1915El Paso Ban
was the first American city to individually restrict cannabis.
In 1919, transfer of cannabis for non-medical use was made a misdemeanor crime. Possession remained legal.
Possession of cannabis was banned statewide in 1931.
In June 1973, House Bill 447 was signed into law. Prior to its passage, possession of any amount of cannabis in Texas was a felony offense punishable with up to life in prison. HB 447 made possession of up to two ounces a class B misdemeanor, punishable by a $1000 fine and prison sentence of no more than 180 days.
In June 2007, House Bill 2391 allowed police to "cite and release" for possession of up to 4 oz. of cannabis. The same harsh penalties still applied, but the offender was not immediately arrested.
In June 2015, Senate Bill 339 (the Texas Compassionate Use Act) allowed the use of low-THC (less than 0.5% THC) cannabis oil for treatment of a specific subset of epilepsy patients, if other qualifying conditions were met.
In April 2019, the Texas House of Representatives approved House Bill 63, intended to make possession of up to one ounce a Class C (rather than a Class B) misdemeanor. This would have eliminated the threat of jail time and reduced the fine to $500. Lt. Governor Dan Patrick refused to allow Texas Senators a vote on it.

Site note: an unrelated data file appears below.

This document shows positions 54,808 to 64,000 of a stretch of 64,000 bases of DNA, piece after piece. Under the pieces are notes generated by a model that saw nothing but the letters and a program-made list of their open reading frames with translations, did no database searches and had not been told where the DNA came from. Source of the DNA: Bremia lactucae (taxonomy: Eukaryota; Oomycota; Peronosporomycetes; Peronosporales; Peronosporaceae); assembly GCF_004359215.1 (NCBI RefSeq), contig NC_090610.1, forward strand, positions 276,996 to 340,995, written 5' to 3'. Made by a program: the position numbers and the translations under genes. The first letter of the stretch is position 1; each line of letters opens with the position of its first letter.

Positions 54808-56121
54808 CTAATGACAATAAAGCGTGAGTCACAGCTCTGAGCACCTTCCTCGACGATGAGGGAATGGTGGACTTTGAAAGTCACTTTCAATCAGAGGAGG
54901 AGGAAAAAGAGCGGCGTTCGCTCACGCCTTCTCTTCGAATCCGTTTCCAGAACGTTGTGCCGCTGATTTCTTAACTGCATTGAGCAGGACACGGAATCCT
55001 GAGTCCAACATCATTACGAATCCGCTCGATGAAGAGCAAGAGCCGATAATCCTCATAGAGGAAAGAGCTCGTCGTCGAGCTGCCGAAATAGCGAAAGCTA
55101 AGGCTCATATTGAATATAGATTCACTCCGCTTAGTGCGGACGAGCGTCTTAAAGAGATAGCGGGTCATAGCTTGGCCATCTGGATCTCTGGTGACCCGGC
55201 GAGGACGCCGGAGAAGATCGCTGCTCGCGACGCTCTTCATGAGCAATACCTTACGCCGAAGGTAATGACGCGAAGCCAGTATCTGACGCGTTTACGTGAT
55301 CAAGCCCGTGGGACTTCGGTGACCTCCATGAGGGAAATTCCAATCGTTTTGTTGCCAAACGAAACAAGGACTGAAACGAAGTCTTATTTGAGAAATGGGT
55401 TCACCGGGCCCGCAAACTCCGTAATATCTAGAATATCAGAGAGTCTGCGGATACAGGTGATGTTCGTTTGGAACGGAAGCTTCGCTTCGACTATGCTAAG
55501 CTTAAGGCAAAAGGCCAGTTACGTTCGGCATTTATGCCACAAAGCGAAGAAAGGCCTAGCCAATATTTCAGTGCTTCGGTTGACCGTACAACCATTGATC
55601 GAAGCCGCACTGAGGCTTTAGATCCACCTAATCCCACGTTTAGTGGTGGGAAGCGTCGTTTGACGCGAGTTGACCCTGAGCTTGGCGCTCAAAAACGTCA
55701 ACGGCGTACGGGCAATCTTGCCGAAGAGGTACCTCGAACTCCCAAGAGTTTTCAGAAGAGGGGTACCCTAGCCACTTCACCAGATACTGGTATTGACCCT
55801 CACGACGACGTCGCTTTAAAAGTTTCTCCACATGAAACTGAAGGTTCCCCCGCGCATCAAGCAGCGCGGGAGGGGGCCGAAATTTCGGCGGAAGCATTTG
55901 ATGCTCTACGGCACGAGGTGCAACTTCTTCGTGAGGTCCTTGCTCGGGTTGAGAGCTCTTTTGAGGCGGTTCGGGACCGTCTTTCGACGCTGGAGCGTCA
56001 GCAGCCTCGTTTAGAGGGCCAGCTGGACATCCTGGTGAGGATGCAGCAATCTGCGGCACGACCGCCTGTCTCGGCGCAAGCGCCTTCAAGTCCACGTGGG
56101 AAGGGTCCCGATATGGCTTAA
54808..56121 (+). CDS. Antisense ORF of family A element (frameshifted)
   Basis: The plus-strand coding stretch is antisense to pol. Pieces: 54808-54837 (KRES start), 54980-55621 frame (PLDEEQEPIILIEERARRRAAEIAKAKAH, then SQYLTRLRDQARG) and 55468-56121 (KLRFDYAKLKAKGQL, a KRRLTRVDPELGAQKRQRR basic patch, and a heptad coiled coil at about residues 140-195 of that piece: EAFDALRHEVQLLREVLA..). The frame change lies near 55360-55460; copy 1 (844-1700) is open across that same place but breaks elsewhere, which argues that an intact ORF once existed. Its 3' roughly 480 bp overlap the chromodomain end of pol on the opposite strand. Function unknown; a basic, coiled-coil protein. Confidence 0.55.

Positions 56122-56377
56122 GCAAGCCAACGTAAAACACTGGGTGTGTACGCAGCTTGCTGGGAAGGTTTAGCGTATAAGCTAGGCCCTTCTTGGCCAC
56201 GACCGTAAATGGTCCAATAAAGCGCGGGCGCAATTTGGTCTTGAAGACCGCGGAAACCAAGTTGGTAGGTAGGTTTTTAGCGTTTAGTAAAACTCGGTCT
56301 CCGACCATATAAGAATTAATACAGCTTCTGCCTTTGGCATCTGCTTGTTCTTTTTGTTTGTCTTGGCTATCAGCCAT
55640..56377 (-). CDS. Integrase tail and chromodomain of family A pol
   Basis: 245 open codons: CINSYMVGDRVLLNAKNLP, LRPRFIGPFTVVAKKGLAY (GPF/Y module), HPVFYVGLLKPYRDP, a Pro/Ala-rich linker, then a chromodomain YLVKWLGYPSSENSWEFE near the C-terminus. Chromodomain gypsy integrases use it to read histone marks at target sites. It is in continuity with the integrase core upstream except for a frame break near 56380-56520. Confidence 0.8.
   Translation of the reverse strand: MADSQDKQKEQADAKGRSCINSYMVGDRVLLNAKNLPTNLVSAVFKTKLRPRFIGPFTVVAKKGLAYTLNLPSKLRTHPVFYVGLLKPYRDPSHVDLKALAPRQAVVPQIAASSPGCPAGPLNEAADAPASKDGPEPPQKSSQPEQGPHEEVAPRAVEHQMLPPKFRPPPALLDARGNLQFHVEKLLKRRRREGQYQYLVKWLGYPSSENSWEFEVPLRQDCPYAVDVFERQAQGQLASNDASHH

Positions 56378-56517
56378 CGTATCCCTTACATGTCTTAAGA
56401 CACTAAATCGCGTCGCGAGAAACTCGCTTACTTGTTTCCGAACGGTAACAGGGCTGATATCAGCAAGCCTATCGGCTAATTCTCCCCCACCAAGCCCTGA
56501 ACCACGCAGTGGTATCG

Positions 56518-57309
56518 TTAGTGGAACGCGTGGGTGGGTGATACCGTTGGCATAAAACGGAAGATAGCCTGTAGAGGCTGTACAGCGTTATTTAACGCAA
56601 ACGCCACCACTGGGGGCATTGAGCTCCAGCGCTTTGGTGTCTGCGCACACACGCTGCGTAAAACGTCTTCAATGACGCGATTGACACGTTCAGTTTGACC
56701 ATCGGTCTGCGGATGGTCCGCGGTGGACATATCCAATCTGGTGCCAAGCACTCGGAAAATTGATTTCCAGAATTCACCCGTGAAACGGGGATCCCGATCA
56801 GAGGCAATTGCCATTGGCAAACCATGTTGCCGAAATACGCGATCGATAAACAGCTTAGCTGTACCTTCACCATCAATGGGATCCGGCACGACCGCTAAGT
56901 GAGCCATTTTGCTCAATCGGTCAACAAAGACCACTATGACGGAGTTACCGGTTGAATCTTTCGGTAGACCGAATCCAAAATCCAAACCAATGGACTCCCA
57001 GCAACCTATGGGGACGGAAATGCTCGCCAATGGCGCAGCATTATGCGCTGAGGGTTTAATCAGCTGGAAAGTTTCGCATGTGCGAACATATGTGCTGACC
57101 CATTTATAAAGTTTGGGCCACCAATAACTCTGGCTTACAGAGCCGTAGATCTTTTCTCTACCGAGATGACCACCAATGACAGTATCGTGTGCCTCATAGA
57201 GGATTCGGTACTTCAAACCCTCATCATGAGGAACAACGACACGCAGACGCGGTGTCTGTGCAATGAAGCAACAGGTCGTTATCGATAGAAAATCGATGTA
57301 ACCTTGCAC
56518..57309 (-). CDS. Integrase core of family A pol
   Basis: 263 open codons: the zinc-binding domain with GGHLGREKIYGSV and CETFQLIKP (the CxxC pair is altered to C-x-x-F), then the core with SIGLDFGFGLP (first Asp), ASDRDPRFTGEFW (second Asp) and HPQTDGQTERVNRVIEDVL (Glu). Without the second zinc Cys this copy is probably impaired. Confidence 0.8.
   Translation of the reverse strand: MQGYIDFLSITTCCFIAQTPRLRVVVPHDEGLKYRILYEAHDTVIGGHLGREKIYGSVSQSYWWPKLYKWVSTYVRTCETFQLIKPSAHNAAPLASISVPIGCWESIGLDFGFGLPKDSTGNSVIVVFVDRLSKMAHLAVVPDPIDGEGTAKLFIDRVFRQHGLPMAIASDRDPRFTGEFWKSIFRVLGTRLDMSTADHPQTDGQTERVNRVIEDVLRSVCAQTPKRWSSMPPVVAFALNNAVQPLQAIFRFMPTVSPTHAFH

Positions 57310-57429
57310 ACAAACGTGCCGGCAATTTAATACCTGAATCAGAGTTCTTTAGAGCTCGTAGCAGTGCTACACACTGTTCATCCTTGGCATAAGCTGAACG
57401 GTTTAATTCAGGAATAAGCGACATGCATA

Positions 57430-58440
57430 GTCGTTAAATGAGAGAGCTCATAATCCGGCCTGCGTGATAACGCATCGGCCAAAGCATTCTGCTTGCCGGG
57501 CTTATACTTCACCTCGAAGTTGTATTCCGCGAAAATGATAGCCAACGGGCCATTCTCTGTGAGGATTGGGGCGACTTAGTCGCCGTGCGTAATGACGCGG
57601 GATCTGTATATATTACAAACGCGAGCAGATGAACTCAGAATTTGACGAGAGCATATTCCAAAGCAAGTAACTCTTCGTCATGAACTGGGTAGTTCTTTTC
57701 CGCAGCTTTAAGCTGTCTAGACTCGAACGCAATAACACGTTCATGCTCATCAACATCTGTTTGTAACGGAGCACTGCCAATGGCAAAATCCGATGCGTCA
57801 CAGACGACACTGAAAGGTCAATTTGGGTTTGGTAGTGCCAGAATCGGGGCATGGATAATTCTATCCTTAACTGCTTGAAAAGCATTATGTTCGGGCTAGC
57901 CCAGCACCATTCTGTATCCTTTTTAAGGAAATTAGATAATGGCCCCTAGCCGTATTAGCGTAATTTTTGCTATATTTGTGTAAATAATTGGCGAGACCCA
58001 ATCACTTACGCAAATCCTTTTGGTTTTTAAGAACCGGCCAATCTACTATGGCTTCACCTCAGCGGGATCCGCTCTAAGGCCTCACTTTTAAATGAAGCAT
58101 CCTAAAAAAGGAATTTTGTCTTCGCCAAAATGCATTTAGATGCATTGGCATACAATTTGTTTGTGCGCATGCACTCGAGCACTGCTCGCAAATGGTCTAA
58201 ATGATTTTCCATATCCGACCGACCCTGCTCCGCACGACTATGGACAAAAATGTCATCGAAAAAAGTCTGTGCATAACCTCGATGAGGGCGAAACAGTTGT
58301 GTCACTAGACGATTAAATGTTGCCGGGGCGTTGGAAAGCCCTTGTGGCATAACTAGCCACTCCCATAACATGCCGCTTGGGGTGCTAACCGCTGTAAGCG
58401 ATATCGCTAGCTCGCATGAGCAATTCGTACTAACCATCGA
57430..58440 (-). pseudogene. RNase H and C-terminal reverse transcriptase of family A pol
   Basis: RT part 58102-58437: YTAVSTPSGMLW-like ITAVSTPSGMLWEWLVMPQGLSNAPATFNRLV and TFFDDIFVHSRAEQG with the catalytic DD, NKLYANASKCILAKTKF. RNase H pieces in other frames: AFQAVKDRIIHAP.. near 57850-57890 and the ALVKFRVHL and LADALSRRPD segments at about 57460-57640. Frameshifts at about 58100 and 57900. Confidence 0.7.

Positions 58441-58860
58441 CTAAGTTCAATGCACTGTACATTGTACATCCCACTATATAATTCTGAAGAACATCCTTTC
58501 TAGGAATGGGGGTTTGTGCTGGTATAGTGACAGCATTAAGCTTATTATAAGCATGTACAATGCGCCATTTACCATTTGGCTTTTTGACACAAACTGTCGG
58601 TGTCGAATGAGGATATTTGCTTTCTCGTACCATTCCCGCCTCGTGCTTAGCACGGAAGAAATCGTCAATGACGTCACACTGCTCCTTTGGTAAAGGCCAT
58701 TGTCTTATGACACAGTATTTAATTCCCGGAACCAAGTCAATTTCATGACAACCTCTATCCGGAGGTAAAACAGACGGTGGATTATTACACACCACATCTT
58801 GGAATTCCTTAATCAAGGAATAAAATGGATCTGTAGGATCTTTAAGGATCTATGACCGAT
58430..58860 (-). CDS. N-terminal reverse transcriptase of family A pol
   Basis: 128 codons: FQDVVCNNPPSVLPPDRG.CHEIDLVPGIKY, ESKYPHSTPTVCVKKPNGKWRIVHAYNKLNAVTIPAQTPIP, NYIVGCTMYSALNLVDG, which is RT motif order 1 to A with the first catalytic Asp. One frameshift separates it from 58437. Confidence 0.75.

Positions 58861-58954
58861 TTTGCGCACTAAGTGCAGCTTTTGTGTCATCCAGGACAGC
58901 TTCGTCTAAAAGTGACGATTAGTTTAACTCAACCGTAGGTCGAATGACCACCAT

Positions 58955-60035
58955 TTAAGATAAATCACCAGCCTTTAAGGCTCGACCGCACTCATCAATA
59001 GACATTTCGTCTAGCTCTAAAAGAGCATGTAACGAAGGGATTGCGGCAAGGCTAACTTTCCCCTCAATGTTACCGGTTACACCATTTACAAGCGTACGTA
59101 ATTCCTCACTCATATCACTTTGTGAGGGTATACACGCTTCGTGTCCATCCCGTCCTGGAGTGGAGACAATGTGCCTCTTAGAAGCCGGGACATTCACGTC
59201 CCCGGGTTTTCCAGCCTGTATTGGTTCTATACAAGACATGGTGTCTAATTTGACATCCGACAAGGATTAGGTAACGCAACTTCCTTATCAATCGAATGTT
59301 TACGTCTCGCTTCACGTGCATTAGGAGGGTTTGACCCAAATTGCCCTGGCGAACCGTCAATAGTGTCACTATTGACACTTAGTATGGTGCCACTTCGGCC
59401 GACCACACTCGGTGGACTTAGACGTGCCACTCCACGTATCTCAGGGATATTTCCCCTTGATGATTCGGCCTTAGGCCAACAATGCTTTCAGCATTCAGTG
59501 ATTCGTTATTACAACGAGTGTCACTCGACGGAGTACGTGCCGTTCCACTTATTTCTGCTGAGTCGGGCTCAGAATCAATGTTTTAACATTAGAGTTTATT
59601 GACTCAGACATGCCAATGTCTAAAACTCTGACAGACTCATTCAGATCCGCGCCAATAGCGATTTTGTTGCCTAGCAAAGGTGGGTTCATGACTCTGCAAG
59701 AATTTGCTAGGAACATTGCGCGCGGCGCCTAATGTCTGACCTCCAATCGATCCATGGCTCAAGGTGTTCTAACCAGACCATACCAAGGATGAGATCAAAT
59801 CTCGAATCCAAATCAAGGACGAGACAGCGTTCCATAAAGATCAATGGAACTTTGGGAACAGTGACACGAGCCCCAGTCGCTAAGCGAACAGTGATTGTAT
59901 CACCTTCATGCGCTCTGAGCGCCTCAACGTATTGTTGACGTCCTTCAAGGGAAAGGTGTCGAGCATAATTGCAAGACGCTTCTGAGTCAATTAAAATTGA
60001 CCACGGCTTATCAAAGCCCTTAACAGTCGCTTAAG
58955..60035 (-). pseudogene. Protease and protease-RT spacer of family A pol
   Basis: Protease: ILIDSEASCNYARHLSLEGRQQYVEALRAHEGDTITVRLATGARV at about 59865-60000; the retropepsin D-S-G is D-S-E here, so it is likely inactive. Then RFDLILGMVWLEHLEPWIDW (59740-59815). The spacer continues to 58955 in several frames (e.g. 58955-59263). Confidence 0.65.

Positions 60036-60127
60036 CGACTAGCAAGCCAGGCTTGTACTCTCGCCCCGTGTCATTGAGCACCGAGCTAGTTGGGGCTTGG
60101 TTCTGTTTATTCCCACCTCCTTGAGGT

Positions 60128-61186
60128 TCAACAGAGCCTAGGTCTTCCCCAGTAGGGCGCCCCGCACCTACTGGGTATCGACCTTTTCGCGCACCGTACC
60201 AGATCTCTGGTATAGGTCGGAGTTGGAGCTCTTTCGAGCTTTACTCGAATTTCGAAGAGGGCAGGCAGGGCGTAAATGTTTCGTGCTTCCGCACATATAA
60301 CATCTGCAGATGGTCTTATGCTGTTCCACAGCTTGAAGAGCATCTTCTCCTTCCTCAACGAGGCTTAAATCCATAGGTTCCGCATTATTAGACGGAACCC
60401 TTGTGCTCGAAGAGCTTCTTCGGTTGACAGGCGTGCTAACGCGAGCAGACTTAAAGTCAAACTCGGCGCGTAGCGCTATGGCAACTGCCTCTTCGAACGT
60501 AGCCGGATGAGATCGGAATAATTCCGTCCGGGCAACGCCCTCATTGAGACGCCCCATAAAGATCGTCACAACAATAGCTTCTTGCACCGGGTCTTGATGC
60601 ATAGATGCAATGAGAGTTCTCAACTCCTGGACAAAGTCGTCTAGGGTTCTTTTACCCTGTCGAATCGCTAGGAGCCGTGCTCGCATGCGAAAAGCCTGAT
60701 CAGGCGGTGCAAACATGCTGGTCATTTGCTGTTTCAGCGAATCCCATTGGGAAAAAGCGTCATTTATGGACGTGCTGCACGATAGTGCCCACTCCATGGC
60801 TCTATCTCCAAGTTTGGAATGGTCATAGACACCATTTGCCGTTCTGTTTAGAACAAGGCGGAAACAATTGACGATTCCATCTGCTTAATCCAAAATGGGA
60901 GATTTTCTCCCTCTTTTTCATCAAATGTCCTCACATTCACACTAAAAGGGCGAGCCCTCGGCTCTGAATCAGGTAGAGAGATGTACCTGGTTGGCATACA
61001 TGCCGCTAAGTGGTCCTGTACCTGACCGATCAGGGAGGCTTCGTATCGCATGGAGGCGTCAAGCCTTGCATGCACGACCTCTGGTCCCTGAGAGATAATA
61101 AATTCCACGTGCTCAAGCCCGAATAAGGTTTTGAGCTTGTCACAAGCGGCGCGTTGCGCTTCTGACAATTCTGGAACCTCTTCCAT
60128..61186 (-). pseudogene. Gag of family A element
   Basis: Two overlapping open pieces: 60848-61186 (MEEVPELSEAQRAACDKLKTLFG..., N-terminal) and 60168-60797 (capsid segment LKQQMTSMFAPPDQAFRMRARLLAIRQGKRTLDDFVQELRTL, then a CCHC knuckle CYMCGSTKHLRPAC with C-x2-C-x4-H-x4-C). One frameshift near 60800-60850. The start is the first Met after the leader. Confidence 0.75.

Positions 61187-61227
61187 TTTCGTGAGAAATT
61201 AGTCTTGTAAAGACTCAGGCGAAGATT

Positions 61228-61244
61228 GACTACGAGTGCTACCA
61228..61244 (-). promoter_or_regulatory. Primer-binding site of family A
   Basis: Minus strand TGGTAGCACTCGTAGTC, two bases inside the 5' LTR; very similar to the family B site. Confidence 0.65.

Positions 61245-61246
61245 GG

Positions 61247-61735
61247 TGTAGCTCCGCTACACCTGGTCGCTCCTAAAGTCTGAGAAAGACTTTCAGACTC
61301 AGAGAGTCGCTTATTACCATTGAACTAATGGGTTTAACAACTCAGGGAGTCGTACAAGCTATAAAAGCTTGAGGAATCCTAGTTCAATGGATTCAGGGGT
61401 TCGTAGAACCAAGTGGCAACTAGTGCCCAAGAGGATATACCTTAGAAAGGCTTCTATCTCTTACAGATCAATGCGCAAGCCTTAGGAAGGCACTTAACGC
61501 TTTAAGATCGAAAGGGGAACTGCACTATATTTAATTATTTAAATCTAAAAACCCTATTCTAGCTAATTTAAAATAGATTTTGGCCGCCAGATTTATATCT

n June 2019, House Bill 1325 legalized the cultivation of industrial hemp containing less than 0.3% THC. It also legalized possession and sale of hemp-derived CBD products without need for a doctor's approval.
In June 2019, House Bill 3703 increased the number of qualifying conditions eligible for treatment under the state's low-THC medical cannabis program by adding terminal cancer, autism, multiple sclerosis, amyotrophic lateral sclerosis (ALS), seizure disorders, and incurable neurological disorders such as Alzheimer's, Parkinson's, and Huntington's Disease.